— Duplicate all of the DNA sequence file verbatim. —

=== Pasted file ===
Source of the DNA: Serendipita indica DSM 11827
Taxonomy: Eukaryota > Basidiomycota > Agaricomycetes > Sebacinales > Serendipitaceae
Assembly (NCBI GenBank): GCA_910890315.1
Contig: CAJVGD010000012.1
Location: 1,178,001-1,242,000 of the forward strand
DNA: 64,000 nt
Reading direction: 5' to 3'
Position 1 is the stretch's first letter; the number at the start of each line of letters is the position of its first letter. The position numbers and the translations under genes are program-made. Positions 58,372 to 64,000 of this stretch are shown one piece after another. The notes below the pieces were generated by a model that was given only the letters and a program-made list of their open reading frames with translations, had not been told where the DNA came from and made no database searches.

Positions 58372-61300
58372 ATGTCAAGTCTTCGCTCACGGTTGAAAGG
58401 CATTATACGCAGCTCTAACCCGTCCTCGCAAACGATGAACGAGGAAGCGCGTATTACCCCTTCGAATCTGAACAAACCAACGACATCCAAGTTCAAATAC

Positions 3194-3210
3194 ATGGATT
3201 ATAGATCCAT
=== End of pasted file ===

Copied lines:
Source of the DNA: Serendipita indica DSM 11827
Taxonomy: Eukaryota > Basidiomycota > Agaricomycetes > Sebacinales > Serendipitaceae
Assembly (NCBI GenBank): GCA_910890315.1
Contig: CAJVGD010000012.1
Location: 1,178,001-1,242,000 of the forward strand
DNA: 64,000 nt
Reading direction: 5' to 3'
Position 1 is the stretch's first letter; the number at the start of each line of letters is the position of its first letter. The position numbers and the translations under genes are program-made. Positions 58,372 to 64,000 of this stretch are shown one piece after another. The notes below the pieces were generated by a model that was given only the letters and a program-made list of their open reading frames with translations, had not been told where the DNA came from and made no database searches.

Positions 58372-61300
58372 ATGTCAAGTCTTCGCTCACGGTTGAAAGG
58401 CATTATACGCAGCTCTAACCCGTCCTCGCAAACGATGAACGAGGAAGCGCGTATTACCCCTTCGAATCTGAACAAACCAACGACATCCAAGTTCAAATAC

Positions 3194-3210
3194 ATGGATT
3201 ATAGATCCAT